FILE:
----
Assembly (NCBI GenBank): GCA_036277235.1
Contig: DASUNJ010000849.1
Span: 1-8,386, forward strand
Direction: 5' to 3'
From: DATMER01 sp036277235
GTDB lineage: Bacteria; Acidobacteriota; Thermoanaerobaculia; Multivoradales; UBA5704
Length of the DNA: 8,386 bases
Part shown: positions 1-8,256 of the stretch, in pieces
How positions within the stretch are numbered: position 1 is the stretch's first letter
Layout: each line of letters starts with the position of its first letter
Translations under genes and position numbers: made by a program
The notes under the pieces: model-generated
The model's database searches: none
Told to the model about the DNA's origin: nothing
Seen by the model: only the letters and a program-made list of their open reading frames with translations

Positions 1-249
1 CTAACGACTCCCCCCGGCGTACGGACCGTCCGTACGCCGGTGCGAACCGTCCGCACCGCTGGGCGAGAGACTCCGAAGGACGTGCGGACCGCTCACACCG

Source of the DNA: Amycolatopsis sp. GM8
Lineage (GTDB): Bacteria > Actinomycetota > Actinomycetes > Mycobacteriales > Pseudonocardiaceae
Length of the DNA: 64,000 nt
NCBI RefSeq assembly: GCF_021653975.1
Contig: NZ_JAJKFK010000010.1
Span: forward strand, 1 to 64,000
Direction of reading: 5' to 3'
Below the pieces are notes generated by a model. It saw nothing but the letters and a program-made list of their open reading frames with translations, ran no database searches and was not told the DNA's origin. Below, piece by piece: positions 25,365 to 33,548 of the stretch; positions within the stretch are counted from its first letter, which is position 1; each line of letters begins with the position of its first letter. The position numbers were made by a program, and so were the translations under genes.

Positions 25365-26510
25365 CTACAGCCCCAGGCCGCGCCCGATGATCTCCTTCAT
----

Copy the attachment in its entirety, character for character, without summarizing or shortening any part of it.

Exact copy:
Assembly (NCBI GenBank): GCA_036277235.1
Contig: DASUNJ010000849.1
Span: 1-8,386, forward strand
Direction: 5' to 3'
From: DATMER01 sp036277235
GTDB lineage: Bacteria; Acidobacteriota; Thermoanaerobaculia; Multivoradales; UBA5704
Length of the DNA: 8,386 bases
Part shown: positions 1-8,256 of the stretch, in pieces
How positions within the stretch are numbered: position 1 is the stretch's first letter
Layout: each line of letters starts with the position of its first letter
Translations under genes and position numbers: made by a program
The notes under the pieces: model-generated
The model's database searches: none
Told to the model about the DNA's origin: nothing
Seen by the model: only the letters and a program-made list of their open reading frames with translations

Positions 1-249
1 CTAACGACTCCCCCCGGCGTACGGACCGTCCGTACGCCGGTGCGAACCGTCCGCACCGCTGGGCGAGAGACTCCGAAGGACGTGCGGACCGCTCACACCG

Source of the DNA: Amycolatopsis sp. GM8
Lineage (GTDB): Bacteria > Actinomycetota > Actinomycetes > Mycobacteriales > Pseudonocardiaceae
Length of the DNA: 64,000 nt
NCBI RefSeq assembly: GCF_021653975.1
Contig: NZ_JAJKFK010000010.1
Span: forward strand, 1 to 64,000
Direction of reading: 5' to 3'
Below the pieces are notes generated by a model. It saw nothing but the letters and a program-made list of their open reading frames with translations, ran no database searches and was not told the DNA's origin. Below, piece by piece: positions 25,365 to 33,548 of the stretch; positions within the stretch are counted from its first letter, which is position 1; each line of letters begins with the position of its first letter. The position numbers were made by a program, and so were the translations under genes.

Positions 25365-26510
25365 CTACAGCCCCAGGCCGCGCCCGATGATCTCCTTCAT